The UK government has inflicted “great misery” on its people with “punitive, mean-spirited, and often callous” austerity policies driven by a political desire to undertake social re-engineering rather than economic necessity, the United Nations poverty envoy has found.
Philip Alston, the UN’s rapporteur on extreme poverty and human rights, ended a two-week fact-finding mission to the UK with a stinging declaration that despite being the world’s fifth largest economy, levels of child poverty are “not just a disgrace, but a social calamity and an economic disaster”.
About 14 million people, a fifth of the population, live in poverty, and 1.5 million are destitute, unable to afford basic essentials, he said, citing figures from the Institute for Fiscal Studies and the Joseph Rowntree Foundation. He highlighted predictions that child poverty could rise by 7% between 2015 and 2022, possibly up to a rate of 40%.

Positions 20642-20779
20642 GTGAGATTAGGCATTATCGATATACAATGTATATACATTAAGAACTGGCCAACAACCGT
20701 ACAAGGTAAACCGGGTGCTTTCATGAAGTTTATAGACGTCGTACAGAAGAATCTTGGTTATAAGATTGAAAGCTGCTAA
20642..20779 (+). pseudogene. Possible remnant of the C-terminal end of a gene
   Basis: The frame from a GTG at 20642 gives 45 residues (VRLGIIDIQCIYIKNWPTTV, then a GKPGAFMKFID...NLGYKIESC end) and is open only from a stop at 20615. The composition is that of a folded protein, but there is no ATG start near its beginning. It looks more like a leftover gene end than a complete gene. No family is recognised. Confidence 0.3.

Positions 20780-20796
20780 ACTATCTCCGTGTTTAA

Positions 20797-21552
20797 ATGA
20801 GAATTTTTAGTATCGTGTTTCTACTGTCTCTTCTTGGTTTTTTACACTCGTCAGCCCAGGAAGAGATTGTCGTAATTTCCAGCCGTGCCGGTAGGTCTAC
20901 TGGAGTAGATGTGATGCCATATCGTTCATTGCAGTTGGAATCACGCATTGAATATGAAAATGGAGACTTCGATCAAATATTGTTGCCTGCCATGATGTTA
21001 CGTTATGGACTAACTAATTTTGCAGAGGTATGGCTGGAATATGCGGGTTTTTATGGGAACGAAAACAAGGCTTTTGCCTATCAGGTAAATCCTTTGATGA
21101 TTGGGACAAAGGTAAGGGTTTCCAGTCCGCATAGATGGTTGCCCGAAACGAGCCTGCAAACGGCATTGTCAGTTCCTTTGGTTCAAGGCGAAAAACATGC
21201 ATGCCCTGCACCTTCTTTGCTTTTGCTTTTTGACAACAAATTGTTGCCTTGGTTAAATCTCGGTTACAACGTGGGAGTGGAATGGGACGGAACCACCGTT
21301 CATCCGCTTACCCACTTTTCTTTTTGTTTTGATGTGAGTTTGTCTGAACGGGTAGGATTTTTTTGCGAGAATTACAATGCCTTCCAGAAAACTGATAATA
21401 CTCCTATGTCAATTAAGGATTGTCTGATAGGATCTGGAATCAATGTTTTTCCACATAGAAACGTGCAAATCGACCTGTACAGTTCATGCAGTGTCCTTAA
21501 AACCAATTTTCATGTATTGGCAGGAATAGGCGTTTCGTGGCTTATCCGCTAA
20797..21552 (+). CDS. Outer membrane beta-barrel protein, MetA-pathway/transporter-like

“It is patently unjust and contrary to British values that so many people are living in poverty,” he said, adding that compassion had been abandoned during almost a decade of austerity policies that had been so profound that key elements of the post-war social contract, devised by William Beveridge more than 70 years ago, had been swept away.
In an excoriating 24-page report, which will be presented to the UN human rights council in Geneva next year, the eminent human rights lawyer said that in the UK “poverty is a political choice”.
He told a press conference in London:
Austerity Britain was in breach of four UN human rights agreements relating to women, children, disabled people and economic and social rights. “If you got a group of misogynists in a room and said how can we make this system work for men and not for women they would not have come up with too many ideas that are not already in place,” he said.